5331.0 - Balance of Payments and International Investment Position, Australia, Concepts, Sources and Methods, 1998  
Previous ISSUE Released at 11:30 AM (CANBERRA TIME) 22/09/1998   
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8.8. Investment income credits refer to the income accruing to Australian residents from the provision of financial capital to non-residents (evidenced by ownership of foreign financial assets). Investment income debits refer to the income accruing to non-residents from the provision of financial capital to Australian residents (evidenced by their ownership of Australian financial assets).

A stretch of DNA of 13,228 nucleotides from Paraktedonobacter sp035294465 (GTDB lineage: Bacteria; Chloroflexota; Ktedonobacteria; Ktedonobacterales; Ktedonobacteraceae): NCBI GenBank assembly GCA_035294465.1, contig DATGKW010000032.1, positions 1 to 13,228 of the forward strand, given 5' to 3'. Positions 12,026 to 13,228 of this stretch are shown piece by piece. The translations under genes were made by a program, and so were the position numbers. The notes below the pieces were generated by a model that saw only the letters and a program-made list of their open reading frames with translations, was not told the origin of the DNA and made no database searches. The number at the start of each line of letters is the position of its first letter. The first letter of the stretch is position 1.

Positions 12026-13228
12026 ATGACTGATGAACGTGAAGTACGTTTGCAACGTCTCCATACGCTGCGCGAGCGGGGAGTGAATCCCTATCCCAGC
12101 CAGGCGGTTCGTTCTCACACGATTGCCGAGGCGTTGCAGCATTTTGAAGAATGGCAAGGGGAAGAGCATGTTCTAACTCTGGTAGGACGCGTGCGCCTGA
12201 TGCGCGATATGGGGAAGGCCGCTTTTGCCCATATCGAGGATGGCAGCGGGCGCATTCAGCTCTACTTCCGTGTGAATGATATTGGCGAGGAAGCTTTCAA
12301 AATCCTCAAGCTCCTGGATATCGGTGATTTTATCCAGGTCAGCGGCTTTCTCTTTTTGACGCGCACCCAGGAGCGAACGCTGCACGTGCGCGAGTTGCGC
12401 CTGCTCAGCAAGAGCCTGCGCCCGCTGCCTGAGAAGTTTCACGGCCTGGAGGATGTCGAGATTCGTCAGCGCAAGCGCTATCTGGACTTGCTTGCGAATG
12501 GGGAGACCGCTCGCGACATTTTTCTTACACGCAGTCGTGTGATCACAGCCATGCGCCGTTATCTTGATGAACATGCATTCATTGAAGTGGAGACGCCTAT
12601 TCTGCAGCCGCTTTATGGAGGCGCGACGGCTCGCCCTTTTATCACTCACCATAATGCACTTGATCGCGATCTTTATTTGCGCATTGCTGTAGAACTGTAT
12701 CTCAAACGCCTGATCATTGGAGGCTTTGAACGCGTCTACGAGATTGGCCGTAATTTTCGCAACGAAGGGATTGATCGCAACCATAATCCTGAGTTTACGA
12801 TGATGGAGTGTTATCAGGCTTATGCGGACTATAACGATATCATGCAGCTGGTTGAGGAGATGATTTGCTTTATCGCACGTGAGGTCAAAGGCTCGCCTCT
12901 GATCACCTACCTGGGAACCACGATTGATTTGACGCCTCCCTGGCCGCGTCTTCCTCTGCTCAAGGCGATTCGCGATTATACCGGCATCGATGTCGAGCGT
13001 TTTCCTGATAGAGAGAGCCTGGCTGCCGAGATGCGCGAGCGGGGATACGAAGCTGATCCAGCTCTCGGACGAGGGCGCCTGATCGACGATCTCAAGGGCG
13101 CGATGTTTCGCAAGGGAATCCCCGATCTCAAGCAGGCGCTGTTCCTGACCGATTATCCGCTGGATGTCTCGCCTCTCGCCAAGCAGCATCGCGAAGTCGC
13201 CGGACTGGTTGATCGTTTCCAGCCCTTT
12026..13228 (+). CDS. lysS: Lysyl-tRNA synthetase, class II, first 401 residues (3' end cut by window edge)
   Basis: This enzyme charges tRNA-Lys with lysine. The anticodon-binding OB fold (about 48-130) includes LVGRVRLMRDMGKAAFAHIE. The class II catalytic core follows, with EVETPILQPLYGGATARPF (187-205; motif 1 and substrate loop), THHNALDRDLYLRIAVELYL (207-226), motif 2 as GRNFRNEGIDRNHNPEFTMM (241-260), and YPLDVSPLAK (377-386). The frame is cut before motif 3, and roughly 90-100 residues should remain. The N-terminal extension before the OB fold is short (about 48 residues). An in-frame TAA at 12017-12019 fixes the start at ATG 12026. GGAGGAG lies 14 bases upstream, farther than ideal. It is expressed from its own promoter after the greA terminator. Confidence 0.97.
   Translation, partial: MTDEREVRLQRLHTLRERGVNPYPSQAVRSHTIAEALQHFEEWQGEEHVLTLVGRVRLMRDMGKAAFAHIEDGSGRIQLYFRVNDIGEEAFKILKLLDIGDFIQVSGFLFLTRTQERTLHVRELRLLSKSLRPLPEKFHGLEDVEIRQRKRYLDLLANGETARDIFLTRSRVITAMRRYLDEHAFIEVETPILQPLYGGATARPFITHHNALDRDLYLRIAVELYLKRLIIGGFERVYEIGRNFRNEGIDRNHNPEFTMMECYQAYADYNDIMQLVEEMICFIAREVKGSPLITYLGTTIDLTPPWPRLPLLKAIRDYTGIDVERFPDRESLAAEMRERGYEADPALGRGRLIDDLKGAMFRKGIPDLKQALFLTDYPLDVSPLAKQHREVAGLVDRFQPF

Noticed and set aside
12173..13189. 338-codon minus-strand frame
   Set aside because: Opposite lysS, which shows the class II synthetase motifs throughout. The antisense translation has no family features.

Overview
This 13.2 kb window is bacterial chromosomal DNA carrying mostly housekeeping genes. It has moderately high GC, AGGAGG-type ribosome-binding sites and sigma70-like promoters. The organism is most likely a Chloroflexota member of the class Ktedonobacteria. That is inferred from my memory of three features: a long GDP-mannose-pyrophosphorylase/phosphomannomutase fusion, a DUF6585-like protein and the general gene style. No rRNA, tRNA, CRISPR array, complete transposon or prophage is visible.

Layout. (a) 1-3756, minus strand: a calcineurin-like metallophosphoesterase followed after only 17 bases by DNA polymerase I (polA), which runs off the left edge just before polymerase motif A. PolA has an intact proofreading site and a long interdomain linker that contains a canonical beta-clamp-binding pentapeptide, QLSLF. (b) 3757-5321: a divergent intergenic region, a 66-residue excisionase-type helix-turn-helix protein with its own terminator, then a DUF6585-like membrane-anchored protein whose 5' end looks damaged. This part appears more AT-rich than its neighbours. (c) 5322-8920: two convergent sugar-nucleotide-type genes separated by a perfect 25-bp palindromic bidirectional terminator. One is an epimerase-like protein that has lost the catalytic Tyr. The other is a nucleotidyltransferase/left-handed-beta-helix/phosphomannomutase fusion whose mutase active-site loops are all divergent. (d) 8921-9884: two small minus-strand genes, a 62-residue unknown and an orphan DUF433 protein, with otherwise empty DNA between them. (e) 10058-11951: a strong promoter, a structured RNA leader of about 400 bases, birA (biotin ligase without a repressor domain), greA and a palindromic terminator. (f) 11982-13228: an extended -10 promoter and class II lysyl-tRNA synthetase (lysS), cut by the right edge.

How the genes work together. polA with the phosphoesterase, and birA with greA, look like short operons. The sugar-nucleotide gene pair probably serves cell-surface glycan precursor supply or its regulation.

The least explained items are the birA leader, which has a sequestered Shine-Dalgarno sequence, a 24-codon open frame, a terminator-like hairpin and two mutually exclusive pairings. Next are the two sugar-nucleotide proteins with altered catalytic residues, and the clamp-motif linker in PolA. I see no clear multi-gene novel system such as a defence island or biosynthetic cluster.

8.9. Investment income is primarily classified by direct, portfolio and other investment income (these terms are described in paragraph 3.17). The classification of direct investment income mirrors the classification for direction of investment (see paragraph 3.20) and the classification of portfolio and other investment income implicitly mirrors the asset and liability classification applied to the financial account transactions and international investment position. In turn, for direct and portfolio investment, separate data are provided for income on equity and income on debt. Within direct investment, income on equity is further divided into dividends and distributed branch profits, and reinvested earnings and undistributed branch profits. For portfolio investment, income on equity is synonymous with dividends. While financial derivatives are a type of financial instrument, they are created by the issuers without the provision of financial capital. Therefore there cannot, in concept, be any income accruing to the use of financial capital. Any capital gain or loss on these instruments, as with all other financial instruments, is included, when realised, in the financial account.